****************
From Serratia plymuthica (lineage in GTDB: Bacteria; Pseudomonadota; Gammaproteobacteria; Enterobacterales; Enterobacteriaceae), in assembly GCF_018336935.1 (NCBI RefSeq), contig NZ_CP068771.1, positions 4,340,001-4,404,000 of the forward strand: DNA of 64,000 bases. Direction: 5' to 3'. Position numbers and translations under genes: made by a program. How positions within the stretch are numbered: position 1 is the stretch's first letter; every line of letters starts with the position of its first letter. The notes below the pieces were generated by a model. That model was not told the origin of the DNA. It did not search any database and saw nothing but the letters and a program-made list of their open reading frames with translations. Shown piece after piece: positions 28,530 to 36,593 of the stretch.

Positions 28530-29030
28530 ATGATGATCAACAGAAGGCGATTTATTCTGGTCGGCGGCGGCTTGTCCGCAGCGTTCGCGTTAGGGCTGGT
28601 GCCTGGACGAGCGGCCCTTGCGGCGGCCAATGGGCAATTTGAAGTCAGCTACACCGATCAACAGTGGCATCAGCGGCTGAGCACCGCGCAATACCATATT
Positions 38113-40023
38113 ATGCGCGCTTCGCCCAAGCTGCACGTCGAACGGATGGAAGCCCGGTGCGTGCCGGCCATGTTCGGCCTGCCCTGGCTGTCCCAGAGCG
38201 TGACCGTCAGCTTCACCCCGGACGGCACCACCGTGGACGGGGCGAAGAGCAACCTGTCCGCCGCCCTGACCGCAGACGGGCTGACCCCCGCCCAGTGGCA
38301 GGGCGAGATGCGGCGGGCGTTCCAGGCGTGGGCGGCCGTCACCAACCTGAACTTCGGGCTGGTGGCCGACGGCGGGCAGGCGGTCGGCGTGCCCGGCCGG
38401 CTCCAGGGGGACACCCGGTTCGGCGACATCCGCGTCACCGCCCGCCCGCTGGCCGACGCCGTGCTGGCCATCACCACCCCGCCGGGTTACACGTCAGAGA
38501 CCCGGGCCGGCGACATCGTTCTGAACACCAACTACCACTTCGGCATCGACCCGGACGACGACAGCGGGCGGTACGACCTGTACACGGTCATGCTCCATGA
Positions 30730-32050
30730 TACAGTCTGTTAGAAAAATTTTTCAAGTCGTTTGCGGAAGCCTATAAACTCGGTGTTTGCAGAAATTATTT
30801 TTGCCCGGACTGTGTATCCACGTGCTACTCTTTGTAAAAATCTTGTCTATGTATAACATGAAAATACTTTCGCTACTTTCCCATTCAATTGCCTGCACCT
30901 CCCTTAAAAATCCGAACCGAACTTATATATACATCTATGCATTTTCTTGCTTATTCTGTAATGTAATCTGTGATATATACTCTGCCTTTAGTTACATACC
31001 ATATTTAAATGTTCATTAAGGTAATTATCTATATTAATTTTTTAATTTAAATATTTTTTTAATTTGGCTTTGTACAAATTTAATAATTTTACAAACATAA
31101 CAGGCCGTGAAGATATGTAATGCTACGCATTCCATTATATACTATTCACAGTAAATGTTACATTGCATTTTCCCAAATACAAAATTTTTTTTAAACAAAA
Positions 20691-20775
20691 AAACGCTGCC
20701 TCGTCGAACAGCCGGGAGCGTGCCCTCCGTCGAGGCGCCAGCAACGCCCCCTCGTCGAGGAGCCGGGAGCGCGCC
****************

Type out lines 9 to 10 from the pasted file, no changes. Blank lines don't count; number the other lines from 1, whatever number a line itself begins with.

38401 CTCCAGGGGGACACCCGGTTCGGCGACATCCGCGTCACCGCCCGCCCGCTGGCCGACGCCGTGCTGGCCATCACCACCCCGCCGGGTTACACGTCAGAGA
38501 CCCGGGCCGGCGACATCGTTCTGAACACCAACTACCACTTCGGCATCGACCCGGACGACGACAGCGGGCGGTACGACCTGTACACGGTCATGCTCCATGA